Some Queens seniors showed that they’ve still got game.
The members of the Selfhelp Senior Center in Flushing battled rival SAGE Center of Manhattan on virtual bowling lanes Thursday, in the city’s first official crosstown online Xbox seniors bowling tournament.
And although they weren’t playing for a world championship, they’ve had lots of competitive spirit to spare. With city bragging rights on the line, Queens left Manhattan in the gutter, winning the best of three set competition to win the city crown.
The match, which was made possible through a partnership between Microsoft and the Department for the Aging (DFTA), and the Department of Technology and Telecommunications, showed that through virtual games old folks can continue to playing just like they used to.
“When I do Xbox it feels like I’m doing the real bowling without the weight of the ball , so it’s good for me because I’m older now and it’s difficult for me to bowl a 10-pound ball,” said Elena Wolfe, a member of Selfhelp.
Selfhelp was the city’s first senior center to get virtual technology. It had Nintendo Wii video game systems installed a few years ago so the seniors could play Wii Sports, which includes mix virtual games, such as baseball, tennis, bowling, golf and boxing.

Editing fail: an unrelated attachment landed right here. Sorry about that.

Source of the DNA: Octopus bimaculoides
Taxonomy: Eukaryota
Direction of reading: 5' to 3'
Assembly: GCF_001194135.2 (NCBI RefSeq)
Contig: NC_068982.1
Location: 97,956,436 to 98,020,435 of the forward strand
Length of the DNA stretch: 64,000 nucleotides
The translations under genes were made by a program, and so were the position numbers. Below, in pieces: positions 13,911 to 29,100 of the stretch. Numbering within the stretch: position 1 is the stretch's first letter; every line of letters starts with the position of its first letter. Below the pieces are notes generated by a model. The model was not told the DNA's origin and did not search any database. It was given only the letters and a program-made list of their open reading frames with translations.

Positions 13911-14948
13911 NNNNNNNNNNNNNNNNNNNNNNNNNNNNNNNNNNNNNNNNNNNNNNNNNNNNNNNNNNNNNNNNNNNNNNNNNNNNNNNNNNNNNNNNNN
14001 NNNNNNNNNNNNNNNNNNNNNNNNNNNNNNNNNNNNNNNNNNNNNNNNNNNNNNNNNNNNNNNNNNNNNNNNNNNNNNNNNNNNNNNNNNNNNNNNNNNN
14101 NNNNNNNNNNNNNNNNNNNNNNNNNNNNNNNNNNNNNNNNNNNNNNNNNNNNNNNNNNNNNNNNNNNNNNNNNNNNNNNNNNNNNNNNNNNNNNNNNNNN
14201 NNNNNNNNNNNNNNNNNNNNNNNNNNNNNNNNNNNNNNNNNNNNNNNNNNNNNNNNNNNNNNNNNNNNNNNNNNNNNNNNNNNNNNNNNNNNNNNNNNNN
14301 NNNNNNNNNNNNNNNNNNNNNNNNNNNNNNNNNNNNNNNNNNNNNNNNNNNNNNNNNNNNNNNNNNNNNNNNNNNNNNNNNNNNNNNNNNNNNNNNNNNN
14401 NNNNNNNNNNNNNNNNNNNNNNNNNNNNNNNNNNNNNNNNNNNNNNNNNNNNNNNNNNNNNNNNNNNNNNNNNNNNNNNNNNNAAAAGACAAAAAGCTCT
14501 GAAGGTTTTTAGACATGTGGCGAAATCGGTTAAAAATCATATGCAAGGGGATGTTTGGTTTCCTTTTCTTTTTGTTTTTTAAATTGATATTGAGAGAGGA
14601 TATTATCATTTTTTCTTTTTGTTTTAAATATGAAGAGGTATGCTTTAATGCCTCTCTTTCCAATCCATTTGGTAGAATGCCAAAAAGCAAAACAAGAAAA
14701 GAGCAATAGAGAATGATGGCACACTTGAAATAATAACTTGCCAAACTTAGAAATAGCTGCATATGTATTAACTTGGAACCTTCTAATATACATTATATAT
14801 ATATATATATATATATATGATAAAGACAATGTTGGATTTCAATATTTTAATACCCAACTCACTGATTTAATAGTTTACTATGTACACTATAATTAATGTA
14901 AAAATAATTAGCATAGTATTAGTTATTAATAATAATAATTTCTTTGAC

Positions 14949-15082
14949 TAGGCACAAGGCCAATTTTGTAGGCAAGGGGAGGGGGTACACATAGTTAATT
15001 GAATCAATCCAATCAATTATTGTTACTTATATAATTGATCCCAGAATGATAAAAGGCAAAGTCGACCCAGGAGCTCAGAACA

The center recently switched to Xbox after the city partnered with Microsoft, and seniors have since fell in love with the system. The play many times per week and have formed a virtual bowling team.
In addition to the health benefits of exercise that the game provides, the technology also helps members by teaching them modern technology and making them feel connected with the current generation.
“There is a common misconception that seniors are afraid of technology that they don’t understand it and what we are aiming to prove is that’s wrong, that’s not true at all,” Jon Minners, Department of Aging spokesperson, said.
“You just have to push them along a little bit, but once they understand technology they really enjoy it.”
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